Iraq, with a long history of displacement, has seen an unprecedented rise in recent years. Of the more than 5.8 million Iraqis who fled their homes since 2014, 2 million remain displaced.
Over 4 million Iraqis have returned to their area of origin. Humanitarian organisations believe that many of these returns have been premature, unsafe or involuntary. Many Iraqis have returned to areas that lack basic infrastructure, utility services and livelihood opportunities, or where explosive devices have not been cleared. Other challenges include lack of security, community rejection, housing, property and civil documentation issues and lack of educational opportunities.
The UN estimates that more than 6.7 million Iraqis will need assistance in 2019, out of which 3.3 million are children. Humanitarian agencies are asking for 701 million USD to deliver basic assistance to Iraqis (HRP 2019). With military operations against IS group having ended, the Iraqi government faces new challenges to ensure an inclusive reconstruction and reconciliation that will sustain peace.
People we helped in Iraq in 2018
We assist internally displaced Iraqis, Syrian refugees, returnees and host communities. We focus on assisting those in protracted displacement in camps, informal settlements and areas of return, in particular emphasis for hard-to-reach populations.
In 2019, NRC will continue its shift towards early recovery programming, aiming for sustainable development, assisting the displacement affected population in Iraq. NRC’s operations support the immediate and longer-term needs of displacement-affected communities and implements sustainable actions.
We directly manage two camps in Ninewa governorate. Our teams:
- oversee the maintenance of communal facilities and monitor for service gaps in the camp
- collect data and manage information
- focus on upholding governance and community participation
- monitor returns and advocate for dignified, safe and long-term solutions for the displaced
- facilitate and lead coordination between humanitarian actors, local authorities, and the camp community
After the closure of camps in Anbar and with IDPs moving to a variety of formal and informal settlements, NRC started to employ the Mobile Site Management (MSM) modality to assess and reach re-displaced IDPs in informal sites. The goal is to enhance the protective environment of such sites, advocate on key identified needs, and link these sites to service providers. NRC has currently identified two sites, hosting around 4,000 IDPs for this type of support.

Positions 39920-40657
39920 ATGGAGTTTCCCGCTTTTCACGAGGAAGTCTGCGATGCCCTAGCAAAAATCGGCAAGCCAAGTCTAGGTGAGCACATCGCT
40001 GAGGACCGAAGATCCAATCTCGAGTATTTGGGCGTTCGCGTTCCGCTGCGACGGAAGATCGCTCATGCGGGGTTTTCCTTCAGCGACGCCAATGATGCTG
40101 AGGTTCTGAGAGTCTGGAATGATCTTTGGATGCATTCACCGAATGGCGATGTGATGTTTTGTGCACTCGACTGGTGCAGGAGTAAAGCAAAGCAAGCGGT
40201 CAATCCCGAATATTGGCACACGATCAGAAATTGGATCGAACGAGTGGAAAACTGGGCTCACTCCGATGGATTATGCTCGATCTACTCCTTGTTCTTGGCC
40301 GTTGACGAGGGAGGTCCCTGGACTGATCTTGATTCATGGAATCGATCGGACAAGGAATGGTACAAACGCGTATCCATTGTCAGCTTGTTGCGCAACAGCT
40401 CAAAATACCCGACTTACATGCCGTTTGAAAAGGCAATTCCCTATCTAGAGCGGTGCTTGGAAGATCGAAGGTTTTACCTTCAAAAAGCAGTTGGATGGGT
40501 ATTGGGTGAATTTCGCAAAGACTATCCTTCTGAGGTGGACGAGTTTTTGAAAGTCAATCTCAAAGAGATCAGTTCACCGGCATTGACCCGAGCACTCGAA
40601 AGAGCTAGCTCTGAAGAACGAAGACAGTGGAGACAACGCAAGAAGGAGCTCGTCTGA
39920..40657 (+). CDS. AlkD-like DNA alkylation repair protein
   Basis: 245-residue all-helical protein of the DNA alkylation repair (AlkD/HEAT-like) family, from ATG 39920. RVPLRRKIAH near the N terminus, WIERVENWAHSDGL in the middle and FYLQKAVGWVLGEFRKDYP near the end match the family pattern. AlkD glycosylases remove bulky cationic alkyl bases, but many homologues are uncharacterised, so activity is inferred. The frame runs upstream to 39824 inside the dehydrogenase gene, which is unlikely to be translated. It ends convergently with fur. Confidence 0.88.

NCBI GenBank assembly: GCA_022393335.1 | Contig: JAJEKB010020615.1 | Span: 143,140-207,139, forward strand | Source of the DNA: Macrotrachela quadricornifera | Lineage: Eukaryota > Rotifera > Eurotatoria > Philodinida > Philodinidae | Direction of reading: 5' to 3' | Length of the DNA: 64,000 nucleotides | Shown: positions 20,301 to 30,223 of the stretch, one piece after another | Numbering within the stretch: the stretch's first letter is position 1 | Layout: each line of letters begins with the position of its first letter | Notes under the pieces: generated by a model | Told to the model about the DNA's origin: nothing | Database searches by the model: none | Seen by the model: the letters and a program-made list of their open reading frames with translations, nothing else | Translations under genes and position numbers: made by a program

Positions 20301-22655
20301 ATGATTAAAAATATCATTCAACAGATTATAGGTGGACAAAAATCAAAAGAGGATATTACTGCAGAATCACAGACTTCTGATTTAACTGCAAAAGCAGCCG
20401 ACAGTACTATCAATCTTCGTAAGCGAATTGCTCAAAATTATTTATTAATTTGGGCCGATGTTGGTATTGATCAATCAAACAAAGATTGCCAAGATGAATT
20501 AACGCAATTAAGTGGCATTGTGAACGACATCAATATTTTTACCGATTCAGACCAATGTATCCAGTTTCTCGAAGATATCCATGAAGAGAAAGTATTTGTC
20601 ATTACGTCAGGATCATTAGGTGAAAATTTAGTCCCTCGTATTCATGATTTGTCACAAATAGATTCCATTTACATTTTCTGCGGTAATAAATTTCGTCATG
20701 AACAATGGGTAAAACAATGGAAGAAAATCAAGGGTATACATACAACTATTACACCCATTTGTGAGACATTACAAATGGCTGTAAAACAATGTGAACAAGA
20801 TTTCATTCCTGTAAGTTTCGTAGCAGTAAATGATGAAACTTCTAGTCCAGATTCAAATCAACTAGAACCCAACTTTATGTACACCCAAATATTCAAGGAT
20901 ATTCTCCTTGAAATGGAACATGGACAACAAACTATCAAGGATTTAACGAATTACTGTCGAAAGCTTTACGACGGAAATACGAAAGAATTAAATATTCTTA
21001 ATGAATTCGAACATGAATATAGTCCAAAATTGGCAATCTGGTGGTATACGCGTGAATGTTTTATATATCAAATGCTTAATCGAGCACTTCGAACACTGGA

The successful piloting of the innovative approach to address the needs of Urban Displaced Out of Camps (UDOC) led NRC to plan to replicate the modality during 2019 in new locations in Ninewa, Anbar and Salah Al Din. The project aims at establishing mechanisms to enhance:
- communication with communities: Sharing information with and receiving feedback from displaced and vulnerable host communities
- community engagement: Participation of affected communities alongside local stakeholders in the humanitarian and development response
- support to coordination: Efficient, effective, and inclusive coordination of services at local level, involving a range of stakeholders including authorities, civil society, NGOs, and private sector
We ensure that children and youth have access to quality education. This is an urgent need in Iraq, critical for people to rebuild their lives. Our education teams:
- support the formal schools and provide teacher trainings
- provide remedial classes, recreational activities and safe spaces to conflict-affected children and youth
- support the reintegration of school by out-of-school children and prevent the drop-out of those already enrolled
- support the integration of Syrian refugee children into formal state schools in Northern Iraq
- provide psychosocial support and stress management to children and teachers
- advocate for unimpeded access to education for the millions of out-of-school children in Iraq
Information, counselling and legal assistance (ICLA)
Our ICLA experts disseminate information about civil documentation, registration, access to available services and housing, land and property rights along with providing individual counselling and legal assistance. Our programmes:
- undertake group information sessions and mobile counselling with displaced Iraqis, and those returning home
- produce public information materials and guidance notes on obtaining civil documentation and exercising housing, land and property rights in Iraq
- assist people in accessing government social assistance, rather than becoming dependent on humanitarian aid
- build the capacity of humanitarian partners, local authorities and displaced community leaders in resolving local housing, land and property disputes